At 11:11 AM 5/02/00 -0500, Robin wrote:
>Here are the questions to ask:
>1) How much have vaccines contributed to health?
>The answer to the first question seems to be: suprisingly low.
Goodness, no. Vaccination remains the only effective treatment
for smallpox, even today. Given that smallpox is transmitted
through the air human-to-human, and that it's mortality is ~30%
in populations adapted to it, and that virtually everybody used
to get it, about 2 billion owe their lives to that one.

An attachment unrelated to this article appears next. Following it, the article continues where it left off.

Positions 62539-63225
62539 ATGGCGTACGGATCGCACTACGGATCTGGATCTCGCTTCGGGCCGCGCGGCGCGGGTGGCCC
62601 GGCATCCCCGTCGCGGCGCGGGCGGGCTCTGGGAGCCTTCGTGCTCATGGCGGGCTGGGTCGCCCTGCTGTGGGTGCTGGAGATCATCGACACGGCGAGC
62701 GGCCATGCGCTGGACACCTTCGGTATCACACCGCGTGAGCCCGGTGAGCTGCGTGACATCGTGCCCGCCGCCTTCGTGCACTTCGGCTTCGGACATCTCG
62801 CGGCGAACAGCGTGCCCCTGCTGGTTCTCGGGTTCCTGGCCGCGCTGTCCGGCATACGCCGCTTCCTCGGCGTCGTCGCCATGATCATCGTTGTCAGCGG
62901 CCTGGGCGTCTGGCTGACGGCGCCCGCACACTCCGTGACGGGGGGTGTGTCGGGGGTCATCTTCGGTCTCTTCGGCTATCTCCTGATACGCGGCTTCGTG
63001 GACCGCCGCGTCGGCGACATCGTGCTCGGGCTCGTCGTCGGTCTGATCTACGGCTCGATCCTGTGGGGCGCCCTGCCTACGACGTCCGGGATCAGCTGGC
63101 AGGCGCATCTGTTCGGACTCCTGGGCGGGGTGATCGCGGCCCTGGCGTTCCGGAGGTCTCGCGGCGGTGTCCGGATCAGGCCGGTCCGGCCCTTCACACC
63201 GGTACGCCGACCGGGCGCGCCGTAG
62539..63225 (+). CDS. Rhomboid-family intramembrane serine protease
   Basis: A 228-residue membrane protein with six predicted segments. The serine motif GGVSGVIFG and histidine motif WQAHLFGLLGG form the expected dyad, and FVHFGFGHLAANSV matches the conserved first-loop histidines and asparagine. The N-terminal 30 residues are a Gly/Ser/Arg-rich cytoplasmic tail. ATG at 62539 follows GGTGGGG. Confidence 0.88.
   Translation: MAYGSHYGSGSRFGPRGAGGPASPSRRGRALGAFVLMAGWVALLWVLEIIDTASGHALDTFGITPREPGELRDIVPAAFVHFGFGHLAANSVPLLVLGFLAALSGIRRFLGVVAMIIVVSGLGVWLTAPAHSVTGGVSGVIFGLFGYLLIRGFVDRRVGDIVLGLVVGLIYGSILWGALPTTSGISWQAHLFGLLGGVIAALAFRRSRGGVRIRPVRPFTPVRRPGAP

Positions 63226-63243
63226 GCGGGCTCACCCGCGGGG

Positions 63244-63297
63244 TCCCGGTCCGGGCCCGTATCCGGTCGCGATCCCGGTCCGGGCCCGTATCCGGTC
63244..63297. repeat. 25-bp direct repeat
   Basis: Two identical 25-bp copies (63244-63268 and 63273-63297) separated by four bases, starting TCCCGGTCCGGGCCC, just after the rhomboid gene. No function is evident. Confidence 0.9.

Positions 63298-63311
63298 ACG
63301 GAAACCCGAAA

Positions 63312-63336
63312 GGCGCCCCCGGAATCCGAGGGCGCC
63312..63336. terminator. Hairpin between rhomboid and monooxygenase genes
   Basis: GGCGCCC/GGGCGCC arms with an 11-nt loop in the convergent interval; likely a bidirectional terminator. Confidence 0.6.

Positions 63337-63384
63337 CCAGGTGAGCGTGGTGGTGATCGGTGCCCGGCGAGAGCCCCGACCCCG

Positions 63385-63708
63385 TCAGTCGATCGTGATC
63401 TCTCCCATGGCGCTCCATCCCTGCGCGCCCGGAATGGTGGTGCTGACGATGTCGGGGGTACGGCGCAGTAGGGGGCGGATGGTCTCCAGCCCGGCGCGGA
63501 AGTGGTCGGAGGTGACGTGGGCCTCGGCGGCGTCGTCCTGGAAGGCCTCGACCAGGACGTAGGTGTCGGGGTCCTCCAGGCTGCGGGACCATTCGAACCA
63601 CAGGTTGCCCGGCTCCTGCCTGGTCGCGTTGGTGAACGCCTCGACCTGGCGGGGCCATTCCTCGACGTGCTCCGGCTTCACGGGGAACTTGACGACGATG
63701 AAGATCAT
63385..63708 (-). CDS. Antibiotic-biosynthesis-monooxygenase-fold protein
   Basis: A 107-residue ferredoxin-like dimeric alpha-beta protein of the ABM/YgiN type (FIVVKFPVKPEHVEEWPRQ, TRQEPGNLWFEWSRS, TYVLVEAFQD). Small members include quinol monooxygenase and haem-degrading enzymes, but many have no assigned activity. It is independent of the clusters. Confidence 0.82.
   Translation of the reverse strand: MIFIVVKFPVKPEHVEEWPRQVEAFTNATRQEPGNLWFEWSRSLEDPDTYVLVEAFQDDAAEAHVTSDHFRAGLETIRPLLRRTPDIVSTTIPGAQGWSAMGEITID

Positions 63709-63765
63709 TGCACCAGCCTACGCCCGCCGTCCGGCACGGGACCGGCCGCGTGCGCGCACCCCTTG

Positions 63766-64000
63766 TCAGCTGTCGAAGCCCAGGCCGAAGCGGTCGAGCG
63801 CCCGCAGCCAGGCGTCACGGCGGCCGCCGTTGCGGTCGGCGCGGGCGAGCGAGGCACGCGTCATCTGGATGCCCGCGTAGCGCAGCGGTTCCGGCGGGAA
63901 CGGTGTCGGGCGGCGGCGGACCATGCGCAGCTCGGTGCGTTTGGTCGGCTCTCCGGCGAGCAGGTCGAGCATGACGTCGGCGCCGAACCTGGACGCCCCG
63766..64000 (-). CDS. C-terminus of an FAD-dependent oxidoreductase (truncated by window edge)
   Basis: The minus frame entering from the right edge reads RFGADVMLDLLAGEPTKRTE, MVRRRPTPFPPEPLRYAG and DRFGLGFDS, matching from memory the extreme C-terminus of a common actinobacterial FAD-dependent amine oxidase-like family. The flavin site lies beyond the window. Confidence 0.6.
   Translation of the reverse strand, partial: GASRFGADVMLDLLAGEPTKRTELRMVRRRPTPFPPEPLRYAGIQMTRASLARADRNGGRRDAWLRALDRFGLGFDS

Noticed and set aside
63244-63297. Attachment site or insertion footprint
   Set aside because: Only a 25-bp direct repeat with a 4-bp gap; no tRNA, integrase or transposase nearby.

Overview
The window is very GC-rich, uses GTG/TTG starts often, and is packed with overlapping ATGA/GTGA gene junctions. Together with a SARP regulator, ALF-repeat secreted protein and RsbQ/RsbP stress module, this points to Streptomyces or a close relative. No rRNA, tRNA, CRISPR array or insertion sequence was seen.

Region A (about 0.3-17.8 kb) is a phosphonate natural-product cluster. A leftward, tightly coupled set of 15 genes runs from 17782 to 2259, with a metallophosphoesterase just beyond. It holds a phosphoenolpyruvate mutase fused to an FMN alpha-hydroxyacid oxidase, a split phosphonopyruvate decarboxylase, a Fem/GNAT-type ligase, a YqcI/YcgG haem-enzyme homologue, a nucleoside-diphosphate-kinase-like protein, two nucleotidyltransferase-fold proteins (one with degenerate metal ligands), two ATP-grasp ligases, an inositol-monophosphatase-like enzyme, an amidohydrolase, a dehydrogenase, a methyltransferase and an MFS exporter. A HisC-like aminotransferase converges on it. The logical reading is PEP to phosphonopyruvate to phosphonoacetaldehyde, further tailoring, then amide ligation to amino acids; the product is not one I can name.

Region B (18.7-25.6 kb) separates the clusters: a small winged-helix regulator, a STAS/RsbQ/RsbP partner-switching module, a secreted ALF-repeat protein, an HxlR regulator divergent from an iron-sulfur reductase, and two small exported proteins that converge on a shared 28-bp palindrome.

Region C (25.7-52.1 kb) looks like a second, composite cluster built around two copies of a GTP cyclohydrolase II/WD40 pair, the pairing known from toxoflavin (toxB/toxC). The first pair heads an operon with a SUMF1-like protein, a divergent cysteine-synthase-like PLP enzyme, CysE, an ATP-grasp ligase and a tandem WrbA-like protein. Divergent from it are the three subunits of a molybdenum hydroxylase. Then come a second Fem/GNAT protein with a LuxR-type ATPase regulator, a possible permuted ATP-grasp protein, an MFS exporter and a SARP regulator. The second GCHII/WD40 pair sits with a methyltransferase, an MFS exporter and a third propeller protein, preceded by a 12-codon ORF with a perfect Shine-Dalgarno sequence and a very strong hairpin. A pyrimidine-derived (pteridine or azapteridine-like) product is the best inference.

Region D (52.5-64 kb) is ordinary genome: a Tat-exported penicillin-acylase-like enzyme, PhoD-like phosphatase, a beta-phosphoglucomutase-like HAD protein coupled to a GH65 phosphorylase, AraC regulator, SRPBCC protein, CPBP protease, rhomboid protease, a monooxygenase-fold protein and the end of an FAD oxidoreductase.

Some others I can think of are whooping cough, polio (already
mentioned by others), and hepatitis B. The rate things are
going on the antibiotic resistance front, we may have to
revive the staph aureus vaccine soon.
I'm glad I got the measles
vaccine and I really wish the chickenpox vaccine had been
available when I was younger. I could pass on the scars and
I'm *not* looking forward to shingles. I know my life wasn't
greatly endangered by either (some for measles, I know) but
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